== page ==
3rd Sunday in Lent

March 23, 2003
Reading 1: 
Exodus 20:1-17
Reading 2: 
Psalm 19
Reading 3: 
1 Corinthians 1:18-25
Reading 4: 
John 2:13-22
By Keith McPaul

Over the past three weeks we have read how God created a covenant with his people through Elisha, Noah and Abraham. God promised to look after them both as individuals and as a community. The covenant became the distinguishing mark of that community, giving its members a particular identity in a world of many tribes and nations. Today it is the people’s turn. The people of Israel have to accept that they have responsibilities under the covenant. Their part in the covenant is outlined in the Law, which brings every part of Israel’s life, personal and public, under the will and purpose of Yahweh. Their responsibility under the covenant is to be obedient to an unrivalled God, and to accept demanding and uncompromising rules for living as a community. Rather than being an aloof deity, their relational God chose to give the law to their leader, Moses, ‘in person’, and Moses was shown to be an active participant in the process. Moses would continue to have personal contact with Yahweh and would act as a mediator and conduit between Yahweh and his people. In Deuteronomy, Yahweh is described as the one who loves Israel and it is through the full commitment of Yahweh’s self that causes Israel to be. The Law was given in love, and is an example of God’s love for his people. Breuggemann uses the saying, The God who commands is the God who delivers, to show that the Ten Commandments were policies designed to create a society that practices Yahweh’s justice instead of pharaoh’s injustice, and to establish neighborly wellbeing instead of coercion, fear, and exploitation. As strange as it may seem to us today, the Ten Commandments came from a relational God establishing rules needed for a community to live in a continuing and loving relationship with each other and with their God.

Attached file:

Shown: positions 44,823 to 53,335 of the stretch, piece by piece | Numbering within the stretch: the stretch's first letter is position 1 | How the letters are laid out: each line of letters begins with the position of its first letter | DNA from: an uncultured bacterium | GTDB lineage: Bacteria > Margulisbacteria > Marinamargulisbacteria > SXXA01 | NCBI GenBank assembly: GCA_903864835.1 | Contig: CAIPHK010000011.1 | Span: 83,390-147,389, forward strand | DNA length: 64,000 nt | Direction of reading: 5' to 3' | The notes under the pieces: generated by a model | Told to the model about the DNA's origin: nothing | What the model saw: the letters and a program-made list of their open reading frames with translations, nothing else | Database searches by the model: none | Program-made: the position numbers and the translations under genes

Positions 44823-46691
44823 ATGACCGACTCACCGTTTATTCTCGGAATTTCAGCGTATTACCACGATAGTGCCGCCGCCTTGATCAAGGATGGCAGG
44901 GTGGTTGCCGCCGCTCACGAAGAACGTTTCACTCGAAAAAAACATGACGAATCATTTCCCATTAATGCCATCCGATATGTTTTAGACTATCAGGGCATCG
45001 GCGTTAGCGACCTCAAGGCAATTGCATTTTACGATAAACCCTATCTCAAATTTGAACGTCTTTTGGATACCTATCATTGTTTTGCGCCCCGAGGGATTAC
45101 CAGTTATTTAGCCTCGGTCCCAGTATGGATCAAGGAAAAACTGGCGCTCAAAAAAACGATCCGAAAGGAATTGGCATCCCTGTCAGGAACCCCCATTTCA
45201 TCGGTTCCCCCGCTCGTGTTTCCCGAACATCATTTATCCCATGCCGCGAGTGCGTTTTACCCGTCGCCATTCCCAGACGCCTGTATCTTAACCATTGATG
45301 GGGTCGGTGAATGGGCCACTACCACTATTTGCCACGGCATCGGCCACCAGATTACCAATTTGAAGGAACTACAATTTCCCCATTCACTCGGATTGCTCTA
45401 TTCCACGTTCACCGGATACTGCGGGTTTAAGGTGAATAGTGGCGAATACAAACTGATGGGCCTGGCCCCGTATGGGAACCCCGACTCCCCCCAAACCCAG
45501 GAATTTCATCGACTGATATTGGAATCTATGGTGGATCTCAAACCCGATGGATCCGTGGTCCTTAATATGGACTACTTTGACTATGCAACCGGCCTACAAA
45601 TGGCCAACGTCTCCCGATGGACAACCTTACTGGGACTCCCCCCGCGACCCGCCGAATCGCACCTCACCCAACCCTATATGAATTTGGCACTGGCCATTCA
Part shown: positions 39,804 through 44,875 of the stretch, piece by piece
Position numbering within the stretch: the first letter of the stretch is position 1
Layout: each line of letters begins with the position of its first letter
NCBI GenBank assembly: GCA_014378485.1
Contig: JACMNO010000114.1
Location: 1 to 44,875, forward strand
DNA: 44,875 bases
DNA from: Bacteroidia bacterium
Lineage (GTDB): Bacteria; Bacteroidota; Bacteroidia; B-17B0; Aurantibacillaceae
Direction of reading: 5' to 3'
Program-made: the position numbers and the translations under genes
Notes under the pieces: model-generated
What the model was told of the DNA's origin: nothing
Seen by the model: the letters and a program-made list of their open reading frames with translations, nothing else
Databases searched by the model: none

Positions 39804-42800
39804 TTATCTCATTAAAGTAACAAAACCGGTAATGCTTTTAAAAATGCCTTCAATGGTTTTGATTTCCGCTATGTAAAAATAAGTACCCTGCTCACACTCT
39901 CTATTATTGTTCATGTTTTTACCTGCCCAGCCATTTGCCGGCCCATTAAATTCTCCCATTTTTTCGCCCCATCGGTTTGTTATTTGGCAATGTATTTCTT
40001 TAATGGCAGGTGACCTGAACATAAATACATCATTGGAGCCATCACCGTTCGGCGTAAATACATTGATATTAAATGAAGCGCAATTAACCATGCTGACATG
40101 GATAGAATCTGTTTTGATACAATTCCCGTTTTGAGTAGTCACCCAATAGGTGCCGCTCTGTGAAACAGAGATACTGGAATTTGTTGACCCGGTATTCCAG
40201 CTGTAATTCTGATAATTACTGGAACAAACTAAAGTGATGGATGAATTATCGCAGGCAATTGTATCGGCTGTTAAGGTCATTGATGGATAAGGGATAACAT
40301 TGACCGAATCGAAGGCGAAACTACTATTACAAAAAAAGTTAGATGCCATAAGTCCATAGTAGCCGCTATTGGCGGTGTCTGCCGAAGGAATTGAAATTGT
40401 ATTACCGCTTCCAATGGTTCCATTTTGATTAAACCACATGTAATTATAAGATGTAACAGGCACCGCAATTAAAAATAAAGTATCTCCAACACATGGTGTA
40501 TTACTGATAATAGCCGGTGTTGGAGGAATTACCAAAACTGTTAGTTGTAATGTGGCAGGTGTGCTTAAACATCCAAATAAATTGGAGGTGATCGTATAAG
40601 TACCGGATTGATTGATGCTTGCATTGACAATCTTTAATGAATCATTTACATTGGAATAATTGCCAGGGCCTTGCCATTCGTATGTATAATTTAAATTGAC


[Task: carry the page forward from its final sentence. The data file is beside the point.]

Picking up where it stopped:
Psalm 19 is regarded as one of the great Torah Psalms (with 1 and 119). There is thought that Psalm 19 may have been originally two psalms, with vs.1-6 being part of a hymn of praise to the creator God, and vs. 7-14 a prayer to Yahweh for wisdom and the giving of the Law. However, reading the Psalm as a whole we see the link between the two great themes of the Hebrew Scriptures, creation and law. The Psalm recognizes that it is the Creator God who has rescued them from ‘the insolent’ and has given them a future and an identity. The Torah, given by God, was crucial for the whole life of Israel, and was not seen as in imposition, but was their ‘joy’. “Oh, how I love your law! It is my meditation all day long.” The final sentence of the Psalm is a wonderful way to finish a song of praise to the Creator God: “Let the words of my mouth and the meditations of my heart be acceptable to you.” Listen to what God is saying to us and then accept our responsibility and obligation to do something about it.